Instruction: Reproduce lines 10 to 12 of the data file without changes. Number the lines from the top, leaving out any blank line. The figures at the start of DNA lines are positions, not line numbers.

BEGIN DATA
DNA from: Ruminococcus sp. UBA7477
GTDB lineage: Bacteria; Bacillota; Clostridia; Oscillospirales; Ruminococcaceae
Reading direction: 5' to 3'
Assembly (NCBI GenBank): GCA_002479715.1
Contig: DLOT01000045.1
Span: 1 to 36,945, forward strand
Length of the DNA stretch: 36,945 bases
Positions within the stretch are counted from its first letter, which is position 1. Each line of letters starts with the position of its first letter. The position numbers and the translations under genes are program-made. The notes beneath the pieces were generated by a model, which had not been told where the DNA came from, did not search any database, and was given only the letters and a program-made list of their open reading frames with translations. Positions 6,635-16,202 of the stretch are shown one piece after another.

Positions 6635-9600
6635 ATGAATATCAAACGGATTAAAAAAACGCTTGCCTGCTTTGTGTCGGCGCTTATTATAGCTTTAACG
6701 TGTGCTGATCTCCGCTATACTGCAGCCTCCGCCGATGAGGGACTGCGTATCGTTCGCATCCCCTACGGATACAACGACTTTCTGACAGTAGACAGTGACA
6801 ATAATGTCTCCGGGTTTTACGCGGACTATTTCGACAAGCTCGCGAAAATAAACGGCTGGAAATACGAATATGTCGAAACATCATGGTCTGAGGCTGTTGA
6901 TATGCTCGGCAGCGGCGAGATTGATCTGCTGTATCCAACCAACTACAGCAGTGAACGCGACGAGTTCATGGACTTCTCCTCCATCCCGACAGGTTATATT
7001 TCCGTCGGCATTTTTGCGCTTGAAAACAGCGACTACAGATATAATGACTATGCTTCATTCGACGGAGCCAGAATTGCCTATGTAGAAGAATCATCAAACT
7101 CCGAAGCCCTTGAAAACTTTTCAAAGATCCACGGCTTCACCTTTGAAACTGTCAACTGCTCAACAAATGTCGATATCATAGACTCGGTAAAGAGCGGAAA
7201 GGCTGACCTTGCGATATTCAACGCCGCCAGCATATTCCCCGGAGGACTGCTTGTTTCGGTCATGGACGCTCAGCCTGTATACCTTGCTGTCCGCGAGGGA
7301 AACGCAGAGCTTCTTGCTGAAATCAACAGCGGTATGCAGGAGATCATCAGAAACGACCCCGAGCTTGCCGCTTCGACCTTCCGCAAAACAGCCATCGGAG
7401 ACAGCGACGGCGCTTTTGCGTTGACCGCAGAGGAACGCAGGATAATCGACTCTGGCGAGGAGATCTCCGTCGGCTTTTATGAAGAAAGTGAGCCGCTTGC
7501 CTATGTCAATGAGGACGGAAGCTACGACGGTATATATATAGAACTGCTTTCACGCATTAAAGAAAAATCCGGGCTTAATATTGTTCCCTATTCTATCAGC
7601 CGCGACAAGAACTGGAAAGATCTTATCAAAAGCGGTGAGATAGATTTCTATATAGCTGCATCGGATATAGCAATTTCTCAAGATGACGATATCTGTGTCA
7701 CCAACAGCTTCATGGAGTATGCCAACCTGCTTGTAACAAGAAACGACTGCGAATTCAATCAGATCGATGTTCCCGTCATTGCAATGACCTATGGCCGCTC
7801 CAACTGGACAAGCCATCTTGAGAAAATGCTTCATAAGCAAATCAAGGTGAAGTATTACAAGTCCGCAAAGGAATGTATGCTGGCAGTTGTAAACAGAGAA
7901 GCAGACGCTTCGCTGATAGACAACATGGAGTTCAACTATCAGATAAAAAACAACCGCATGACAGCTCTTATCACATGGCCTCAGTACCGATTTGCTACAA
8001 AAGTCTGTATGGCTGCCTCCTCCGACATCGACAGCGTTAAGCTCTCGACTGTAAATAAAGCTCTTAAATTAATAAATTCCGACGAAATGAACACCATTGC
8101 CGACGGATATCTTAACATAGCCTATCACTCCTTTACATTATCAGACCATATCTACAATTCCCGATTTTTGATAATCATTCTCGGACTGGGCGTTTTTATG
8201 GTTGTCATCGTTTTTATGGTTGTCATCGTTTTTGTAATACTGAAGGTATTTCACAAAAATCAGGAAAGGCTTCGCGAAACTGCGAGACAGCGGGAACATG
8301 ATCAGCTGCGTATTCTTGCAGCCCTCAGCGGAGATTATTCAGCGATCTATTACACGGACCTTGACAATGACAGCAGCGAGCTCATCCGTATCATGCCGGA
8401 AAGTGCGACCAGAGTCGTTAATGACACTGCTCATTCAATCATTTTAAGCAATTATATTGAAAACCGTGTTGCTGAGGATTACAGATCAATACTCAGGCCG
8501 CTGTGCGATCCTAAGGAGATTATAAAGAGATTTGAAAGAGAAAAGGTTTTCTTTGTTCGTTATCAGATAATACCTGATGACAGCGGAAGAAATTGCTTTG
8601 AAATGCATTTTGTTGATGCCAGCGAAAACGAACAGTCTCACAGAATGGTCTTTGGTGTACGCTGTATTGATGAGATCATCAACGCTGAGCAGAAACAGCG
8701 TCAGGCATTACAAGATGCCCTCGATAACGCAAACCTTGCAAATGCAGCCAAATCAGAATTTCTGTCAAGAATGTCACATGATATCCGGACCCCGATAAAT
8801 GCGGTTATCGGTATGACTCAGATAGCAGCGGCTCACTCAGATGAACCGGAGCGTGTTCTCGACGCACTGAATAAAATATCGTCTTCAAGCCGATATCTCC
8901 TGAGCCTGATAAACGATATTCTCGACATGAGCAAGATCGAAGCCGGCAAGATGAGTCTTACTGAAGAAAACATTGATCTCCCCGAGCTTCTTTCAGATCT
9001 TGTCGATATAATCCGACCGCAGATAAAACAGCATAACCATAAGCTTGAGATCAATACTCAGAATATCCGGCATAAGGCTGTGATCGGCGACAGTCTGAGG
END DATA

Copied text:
6635 ATGAATATCAAACGGATTAAAAAAACGCTTGCCTGCTTTGTGTCGGCGCTTATTATAGCTTTAACG
6701 TGTGCTGATCTCCGCTATACTGCAGCCTCCGCCGATGAGGGACTGCGTATCGTTCGCATCCCCTACGGATACAACGACTTTCTGACAGTAGACAGTGACA
6801 ATAATGTCTCCGGGTTTTACGCGGACTATTTCGACAAGCTCGCGAAAATAAACGGCTGGAAATACGAATATGTCGAAACATCATGGTCTGAGGCTGTTGA